But it’s a delicate balancing act of course and the danger is stumbling over into that peculiarly American self-aggrandizing Outsiderdom that industrial and metal too often go for. I may be abject, confused, desperate and a horribly self-centred manipulative little shit, but that’s because I FEEL more than you and am HONEST about my confusion and therefore noble!***The inverted dignity of being more-fucked-up than thou ( see “ Dirt” by NIN, with it’s images of kingliness: thorn of crown’s /liars chair/ empire etc) Mostly Todd was self-aware enough to play with the limit at which rueful reflection slides over into self-righteousness but the latest, after the disappointing “Man on the burning tightrope” and a three year hiatus travelling the world’s trouble spots garnering yet more authenticity stars ( he’s also been in jail!) like the terminally danger loving, big-balled badass he is (“Fuck you man! Keep your PHD. I’ve smoked opium through the barrel of a rusty AK 47 in Afghanistan!”) initially grates for precisely this reason. It’s a bit too sixth form Beat in its “here is the mighty uncontainable wildness of my soul”, a bit too tokenistically (some may say insultingly) self-important in it’s attempt to comment on the lives of the wretched of the earth. The hard bitten guy propping up the bar in Painsville, telling you how you don’t know how to live and you ‘aint seen nothing.

Good job I kept that other foot limber for another old crush? Not quite. The trouble with “The Golden Hour” is that it’s so good, so ebullient, so swaggeringly on point and rich in rhythmic and melodic invention, cooking up Bhangra, Klezmer, Rai and Christ-knows-what into a richly spiced salsa of madly infectious grooves, soul swelling chants and killer choruses, that after the third or fourth listen all your objections melt away. So, Todd’s a bit of an egotistical old fucker, frankly I forgive him. He’s just far too charming. Cocky, smug, no-doubt an intolerable pain in the arse but also a brilliant seducer away of all my perfectly well-founded objections. Panache trumps pedantry. Which is precisely how he wants it to be, innit?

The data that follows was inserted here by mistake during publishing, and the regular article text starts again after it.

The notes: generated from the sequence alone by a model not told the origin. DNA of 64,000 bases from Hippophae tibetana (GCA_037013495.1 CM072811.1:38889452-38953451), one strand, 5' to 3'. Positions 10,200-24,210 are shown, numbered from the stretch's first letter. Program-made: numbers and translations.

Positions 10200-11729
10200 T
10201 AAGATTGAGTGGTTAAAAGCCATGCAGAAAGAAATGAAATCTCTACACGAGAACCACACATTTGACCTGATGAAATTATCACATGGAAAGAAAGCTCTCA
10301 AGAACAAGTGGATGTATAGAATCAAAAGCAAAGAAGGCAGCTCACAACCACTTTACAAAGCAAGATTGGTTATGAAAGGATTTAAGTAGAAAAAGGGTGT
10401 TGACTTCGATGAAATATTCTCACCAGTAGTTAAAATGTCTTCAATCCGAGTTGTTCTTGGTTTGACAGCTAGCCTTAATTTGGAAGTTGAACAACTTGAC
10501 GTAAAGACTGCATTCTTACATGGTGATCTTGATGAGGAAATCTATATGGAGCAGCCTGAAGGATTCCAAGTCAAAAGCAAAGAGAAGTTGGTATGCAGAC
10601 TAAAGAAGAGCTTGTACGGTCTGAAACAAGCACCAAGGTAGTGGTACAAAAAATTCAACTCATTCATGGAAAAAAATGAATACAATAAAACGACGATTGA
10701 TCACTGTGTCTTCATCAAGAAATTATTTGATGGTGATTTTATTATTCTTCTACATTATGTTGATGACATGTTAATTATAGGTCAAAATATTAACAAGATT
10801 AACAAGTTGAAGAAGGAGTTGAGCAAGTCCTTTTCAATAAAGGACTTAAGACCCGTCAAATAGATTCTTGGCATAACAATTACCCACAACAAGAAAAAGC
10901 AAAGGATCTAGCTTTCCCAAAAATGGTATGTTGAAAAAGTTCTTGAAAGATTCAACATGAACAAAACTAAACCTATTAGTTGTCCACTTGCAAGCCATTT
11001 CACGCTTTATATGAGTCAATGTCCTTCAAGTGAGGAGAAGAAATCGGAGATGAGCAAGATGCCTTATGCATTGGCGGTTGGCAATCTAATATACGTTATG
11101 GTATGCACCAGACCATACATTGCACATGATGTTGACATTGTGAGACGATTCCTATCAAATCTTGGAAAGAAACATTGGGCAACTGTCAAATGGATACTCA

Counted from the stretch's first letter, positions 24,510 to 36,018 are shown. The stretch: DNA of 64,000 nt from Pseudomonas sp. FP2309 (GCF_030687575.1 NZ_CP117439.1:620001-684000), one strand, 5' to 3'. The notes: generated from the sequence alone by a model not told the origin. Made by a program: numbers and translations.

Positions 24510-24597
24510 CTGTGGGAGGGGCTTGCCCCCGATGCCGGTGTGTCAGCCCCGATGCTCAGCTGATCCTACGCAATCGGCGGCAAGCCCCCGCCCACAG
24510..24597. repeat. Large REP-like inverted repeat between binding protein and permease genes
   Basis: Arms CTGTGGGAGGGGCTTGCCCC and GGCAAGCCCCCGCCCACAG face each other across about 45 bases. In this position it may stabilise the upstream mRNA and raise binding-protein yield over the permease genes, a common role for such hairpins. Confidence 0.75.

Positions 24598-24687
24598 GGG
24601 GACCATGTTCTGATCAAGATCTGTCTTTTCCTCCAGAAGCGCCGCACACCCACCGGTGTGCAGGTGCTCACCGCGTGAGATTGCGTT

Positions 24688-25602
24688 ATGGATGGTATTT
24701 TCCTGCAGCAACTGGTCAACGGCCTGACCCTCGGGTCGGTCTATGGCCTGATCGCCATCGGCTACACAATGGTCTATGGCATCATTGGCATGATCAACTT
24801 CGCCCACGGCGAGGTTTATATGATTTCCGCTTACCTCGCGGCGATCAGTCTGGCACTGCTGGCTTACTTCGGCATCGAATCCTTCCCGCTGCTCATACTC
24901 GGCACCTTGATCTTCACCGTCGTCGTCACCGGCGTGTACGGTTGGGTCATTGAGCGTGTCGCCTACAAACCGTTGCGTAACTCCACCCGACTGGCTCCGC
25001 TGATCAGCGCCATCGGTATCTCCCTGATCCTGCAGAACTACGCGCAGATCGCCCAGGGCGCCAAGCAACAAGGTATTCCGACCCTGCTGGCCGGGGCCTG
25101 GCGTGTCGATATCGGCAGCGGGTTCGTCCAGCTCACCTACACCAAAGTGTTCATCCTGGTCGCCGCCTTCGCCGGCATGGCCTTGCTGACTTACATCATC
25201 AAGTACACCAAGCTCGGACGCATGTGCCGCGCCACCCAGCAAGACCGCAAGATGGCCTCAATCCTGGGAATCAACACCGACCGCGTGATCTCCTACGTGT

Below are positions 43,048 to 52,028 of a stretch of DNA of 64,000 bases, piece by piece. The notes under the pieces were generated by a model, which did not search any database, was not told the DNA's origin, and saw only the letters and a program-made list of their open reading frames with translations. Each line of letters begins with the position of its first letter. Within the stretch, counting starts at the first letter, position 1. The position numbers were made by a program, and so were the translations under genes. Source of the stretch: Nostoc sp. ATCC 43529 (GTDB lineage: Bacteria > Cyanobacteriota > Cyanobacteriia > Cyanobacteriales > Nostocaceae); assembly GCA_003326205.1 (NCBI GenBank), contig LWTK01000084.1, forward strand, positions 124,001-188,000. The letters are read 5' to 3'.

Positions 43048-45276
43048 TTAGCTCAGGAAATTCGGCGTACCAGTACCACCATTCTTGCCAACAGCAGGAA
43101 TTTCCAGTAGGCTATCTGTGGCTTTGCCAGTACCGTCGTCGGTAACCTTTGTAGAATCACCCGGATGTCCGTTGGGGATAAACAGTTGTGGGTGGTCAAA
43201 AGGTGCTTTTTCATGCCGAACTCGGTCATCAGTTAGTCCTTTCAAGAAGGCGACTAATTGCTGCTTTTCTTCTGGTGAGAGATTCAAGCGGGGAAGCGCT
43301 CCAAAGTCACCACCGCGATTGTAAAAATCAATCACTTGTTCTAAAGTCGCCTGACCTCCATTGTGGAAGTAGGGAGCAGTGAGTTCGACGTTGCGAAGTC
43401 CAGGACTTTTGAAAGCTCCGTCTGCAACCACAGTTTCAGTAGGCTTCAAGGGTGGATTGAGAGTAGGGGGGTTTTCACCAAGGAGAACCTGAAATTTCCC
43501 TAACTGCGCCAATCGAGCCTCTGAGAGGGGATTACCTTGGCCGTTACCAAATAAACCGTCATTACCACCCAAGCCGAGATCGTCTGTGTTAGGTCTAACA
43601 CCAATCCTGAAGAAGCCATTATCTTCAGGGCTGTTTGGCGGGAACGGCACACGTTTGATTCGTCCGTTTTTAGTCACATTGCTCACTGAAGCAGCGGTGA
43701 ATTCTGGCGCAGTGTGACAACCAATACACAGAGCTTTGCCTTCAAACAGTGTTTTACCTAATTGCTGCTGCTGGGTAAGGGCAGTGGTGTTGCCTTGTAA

You can hear the whole thing online here.

*Pope’s formula for wit, “what oft was thought, but ne're so well expressed” might actually be rendered as “what oft was expressed, but ne're so well employed”

** Interestingly it occurs to me that he’s also name checked Bukowski in a lyric as have Cave and David Thomas. “My friends are bad Bukowski/and I’m a bad joke that’s repeated at parties/ don’t carve it in stone unless it’s an epitaph / these things are worth one laugh” his own riff rather superbly runs, while Thomas’ is “All the men that hang around they are prayin they are free/ all the women that hang around are lookin for a Bukowski/ but the rails have turned to rust, and I see you laughin at the sea. E pluribus unum, honey - the dust will set us free.” Cave's is, “ Bukowski was a jerk!”

*** There was a truly gullet-savaging chat show hosted by Ruby Wax several years ago in which arch Narcissists Bret Easton Ellis, Elizabeth Wurzel, and Carrie Fisher tried to outdo each other in Fuckedness, one’s inability to accept the hideousness of (privileged) American life being directly correlated to the elevated artistry of your soul, presumably. Wurzel: “I was hallucinating and fucking everything I came across, man or woman, and swallowing three, four bottles of pills a day while I was writing “Prozac Nation.” Ellis “ I was so high during American Psycho that I actually can’t remember writing ninety percent of the book.” Fisher “ I died twice during “Postcards From the Edge” and finished the book in a filthy lunatic asylum in Mexico, on a morphine drip, pecking out the words with my toes having temporarily lost the use of both arms…” No doubt a teenage James Frey was furiously taking notes.


Dominic said...

Can anyone remember a particularly great line from The Bad Seed’s stuff?

"...a fag in a whalebone corset draping his dick across my cheek". Well, memorable anyway...

Anonymous said...

ahh.."Papa won't leave you Henry"

actually I quite like that album, ahem...esp "Brother my cup is empty"


Biggie Samuels said...

I concur with the one about the whalebone corset. I also always thought that opening a song with "I don't believe in an interventionist God" was a pretty neat trick. Liked his take on "Stagger Lee", too.

Dominic said...

Incidentally, "Bukowski was a jerk!" is almost certainly a crib from Berryman's "Rilke was a jerk", in the third of his Dream Songs.

Anonymous said...

It certainly is, as the song then goes on to big up Berryman...i hope this response doesn't imply that I have read " Dream songs"